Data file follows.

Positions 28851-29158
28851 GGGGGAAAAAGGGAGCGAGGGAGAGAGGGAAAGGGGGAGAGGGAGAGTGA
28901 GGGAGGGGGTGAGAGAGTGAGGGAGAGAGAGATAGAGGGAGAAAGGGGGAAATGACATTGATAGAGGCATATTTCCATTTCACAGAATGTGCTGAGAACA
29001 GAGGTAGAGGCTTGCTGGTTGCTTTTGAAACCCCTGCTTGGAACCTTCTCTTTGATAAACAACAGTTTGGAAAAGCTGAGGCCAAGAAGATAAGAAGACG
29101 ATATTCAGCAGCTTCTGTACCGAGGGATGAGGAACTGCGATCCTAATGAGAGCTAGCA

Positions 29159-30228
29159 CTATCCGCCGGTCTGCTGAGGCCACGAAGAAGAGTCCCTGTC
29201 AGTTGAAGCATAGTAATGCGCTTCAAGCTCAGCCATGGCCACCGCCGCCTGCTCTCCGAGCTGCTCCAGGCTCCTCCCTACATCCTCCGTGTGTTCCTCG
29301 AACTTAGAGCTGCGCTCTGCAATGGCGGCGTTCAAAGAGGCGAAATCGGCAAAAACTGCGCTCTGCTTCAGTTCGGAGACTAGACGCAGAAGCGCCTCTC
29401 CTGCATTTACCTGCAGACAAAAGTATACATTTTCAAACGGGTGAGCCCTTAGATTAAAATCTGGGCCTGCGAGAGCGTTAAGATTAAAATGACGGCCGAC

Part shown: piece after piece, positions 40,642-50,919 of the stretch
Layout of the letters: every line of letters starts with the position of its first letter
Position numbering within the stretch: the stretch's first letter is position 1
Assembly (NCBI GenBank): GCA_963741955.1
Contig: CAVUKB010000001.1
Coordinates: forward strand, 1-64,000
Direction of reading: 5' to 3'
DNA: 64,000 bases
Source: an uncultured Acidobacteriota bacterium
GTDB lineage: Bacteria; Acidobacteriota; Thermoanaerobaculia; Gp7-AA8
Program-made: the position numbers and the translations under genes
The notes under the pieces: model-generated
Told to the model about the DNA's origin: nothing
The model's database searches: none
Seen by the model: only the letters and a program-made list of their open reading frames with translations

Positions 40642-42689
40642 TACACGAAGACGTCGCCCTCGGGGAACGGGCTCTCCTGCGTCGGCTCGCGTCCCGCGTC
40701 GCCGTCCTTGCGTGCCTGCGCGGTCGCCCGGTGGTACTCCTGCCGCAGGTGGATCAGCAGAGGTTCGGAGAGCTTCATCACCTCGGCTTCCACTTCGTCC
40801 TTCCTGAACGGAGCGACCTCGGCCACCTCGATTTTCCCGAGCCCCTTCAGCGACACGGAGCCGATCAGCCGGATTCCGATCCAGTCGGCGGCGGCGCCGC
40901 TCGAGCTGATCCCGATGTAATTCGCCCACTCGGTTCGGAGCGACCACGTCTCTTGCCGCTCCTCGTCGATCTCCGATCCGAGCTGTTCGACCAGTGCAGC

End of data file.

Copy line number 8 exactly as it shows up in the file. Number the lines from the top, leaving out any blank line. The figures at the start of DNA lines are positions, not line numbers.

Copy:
29201 AGTTGAAGCATAGTAATGCGCTTCAAGCTCAGCCATGGCCACCGCCGCCTGCTCTCCGAGCTGCTCCAGGCTCCTCCCTACATCCTCCGTGTGTTCCTCG